and opportunity to participate in programs designed to help her become an
effective parent.” Maricopa Cty. Juv. Action No. JS-501904, 180 Ariz. 348, 353
(App. 1994). However, DCS is not required to provide every conceivable
service, ensure a parent participates in each service, or provide services that
are futile or without a reasonable prospect of success. Christina G. v. Ariz.
MARIA O. v. DCS, et al.
Decision of the Court
6
Dep’t of Econ. Sec., 227 Ariz. 231, 235, ¶ 15 (App. 2011) (citations omitted);
Mary Ellen C., 193 Ariz. at 192, ¶ 34.
I. Parent Aide – Interpreter
¶19 Mother is a native Brazilian whose first language is Brazilian
Portuguese, and she argues that reunification services were insufficient
because she was not provided with a Portuguese-speaking parent aide or
interpreter with her parent aide, as was recommended by Dr. Thal after her
October 2015 psychological evaluation. She further argues that DCS should
have provided her with other service providers who spoke Brazilian
Portuguese or were accompanied by interpreters who did so. The record
shows, however, that Mother speaks English and possesses a level of
English comprehension sufficient to freely communicate and take
advantage of services provided in English.6 Moreover, she successfully
completed two parent-aide referrals, apparently without ever expressing
difficulty with a language barrier.7 Nonetheless, even after Mother’s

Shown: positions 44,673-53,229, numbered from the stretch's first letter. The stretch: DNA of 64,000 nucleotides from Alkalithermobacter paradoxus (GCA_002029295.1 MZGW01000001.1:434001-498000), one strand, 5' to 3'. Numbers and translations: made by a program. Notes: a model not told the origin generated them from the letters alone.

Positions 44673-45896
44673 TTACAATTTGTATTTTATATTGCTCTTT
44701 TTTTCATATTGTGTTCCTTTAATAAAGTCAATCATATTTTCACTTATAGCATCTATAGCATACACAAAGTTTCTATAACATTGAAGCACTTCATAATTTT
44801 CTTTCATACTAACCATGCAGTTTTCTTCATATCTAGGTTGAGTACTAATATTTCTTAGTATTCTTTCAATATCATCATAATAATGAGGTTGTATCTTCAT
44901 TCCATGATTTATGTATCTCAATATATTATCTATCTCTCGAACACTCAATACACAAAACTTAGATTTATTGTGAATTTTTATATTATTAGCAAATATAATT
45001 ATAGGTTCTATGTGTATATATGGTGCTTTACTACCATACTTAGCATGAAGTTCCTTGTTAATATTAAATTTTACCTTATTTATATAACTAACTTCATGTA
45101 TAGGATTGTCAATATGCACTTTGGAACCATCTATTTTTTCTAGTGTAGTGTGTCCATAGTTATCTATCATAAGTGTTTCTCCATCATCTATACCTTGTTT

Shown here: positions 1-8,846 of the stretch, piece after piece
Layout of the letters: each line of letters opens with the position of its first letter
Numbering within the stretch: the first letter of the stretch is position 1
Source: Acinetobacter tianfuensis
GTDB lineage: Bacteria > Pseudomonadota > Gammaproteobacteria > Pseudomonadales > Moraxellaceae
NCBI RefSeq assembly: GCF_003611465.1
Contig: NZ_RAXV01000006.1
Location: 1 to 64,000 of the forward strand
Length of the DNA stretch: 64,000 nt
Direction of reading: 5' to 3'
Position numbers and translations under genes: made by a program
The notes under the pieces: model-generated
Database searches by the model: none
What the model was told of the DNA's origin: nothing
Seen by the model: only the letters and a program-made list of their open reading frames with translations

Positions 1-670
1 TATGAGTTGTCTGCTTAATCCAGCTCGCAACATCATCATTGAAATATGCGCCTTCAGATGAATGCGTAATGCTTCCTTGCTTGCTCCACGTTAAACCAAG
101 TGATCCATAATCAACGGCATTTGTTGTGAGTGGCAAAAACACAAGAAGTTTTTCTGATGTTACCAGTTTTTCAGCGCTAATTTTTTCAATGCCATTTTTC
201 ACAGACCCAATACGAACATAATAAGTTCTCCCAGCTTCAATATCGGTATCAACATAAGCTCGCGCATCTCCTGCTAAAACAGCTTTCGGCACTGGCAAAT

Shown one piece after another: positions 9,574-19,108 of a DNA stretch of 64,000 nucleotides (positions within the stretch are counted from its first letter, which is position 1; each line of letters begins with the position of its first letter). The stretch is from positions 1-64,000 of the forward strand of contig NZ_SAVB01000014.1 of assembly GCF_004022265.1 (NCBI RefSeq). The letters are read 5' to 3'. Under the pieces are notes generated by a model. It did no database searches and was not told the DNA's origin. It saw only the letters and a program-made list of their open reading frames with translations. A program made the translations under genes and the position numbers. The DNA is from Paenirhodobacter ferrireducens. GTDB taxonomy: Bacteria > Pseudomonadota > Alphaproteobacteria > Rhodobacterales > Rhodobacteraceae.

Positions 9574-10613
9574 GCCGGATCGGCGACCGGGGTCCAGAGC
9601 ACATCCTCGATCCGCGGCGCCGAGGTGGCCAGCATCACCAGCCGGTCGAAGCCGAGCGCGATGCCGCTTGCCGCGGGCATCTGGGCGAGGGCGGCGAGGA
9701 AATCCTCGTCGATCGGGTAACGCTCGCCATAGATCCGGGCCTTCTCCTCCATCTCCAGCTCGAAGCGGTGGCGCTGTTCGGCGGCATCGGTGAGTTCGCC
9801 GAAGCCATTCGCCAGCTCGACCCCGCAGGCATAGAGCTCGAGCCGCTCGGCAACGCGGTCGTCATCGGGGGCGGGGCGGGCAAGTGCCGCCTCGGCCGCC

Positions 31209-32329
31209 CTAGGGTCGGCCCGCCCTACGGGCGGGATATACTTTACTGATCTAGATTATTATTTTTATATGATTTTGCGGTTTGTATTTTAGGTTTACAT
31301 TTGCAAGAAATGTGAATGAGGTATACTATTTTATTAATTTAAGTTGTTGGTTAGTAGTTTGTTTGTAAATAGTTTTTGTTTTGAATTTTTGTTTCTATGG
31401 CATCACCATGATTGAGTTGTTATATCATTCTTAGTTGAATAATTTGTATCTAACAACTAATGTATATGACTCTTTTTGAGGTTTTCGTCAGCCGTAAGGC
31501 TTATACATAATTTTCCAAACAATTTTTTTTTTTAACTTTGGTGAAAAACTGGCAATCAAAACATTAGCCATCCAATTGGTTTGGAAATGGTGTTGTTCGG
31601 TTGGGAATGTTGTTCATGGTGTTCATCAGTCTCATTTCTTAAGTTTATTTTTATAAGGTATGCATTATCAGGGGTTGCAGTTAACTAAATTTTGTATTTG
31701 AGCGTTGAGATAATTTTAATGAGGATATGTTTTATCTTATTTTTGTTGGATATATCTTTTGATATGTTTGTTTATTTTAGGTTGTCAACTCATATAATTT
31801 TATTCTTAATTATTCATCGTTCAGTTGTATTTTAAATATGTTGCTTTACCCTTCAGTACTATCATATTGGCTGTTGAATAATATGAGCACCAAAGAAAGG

successful completion of the parent-aide referrals, Mother’s issues of
instability and co-dependency—neither of which the parent-aide services
were designed to address—remained, threatening the children’s safety.
Further, Mother testified during five of the seven trial days, affording the
juvenile court considerable time to carefully observe her before finding she
understood questions in English and was fully conversant in English. The
juvenile court did not abuse its discretion in concluding that reunification
services were sufficient despite the lack of service providers or interpreters
who spoke Brazilian Portuguese.
II. Housing Assistance
¶20 Mother also argues DCS failed to provide her with housing
assistance, which forced her to live in shelters or her car, or to rely on Father
for housing. However, Mother initially received vocational and housing
resource assistance, and by December 2012, had obtained employment and
6 At the severance trial, several of Mother’s service providers testified
Mother had no difficulty communicating with them in English, and Mother
repeatedly stated she was comfortable speaking English and desired an
interpreter only because she became nervous during legal proceedings.
7 Mother does not claim on appeal that she ever complained that her
parent aides or other service providers did not speak Brazilian Portuguese,
and at trial, Dr. Thal acknowledged she likely would have expressed
difficulty with a language barrier if she believed one existed.
MARIA O. v. DCS, et al.
Decision of the Court
7
her own apartment. Nonetheless, Mother was unable to maintain steady
employment, largely due to attendance and emotional issues, and her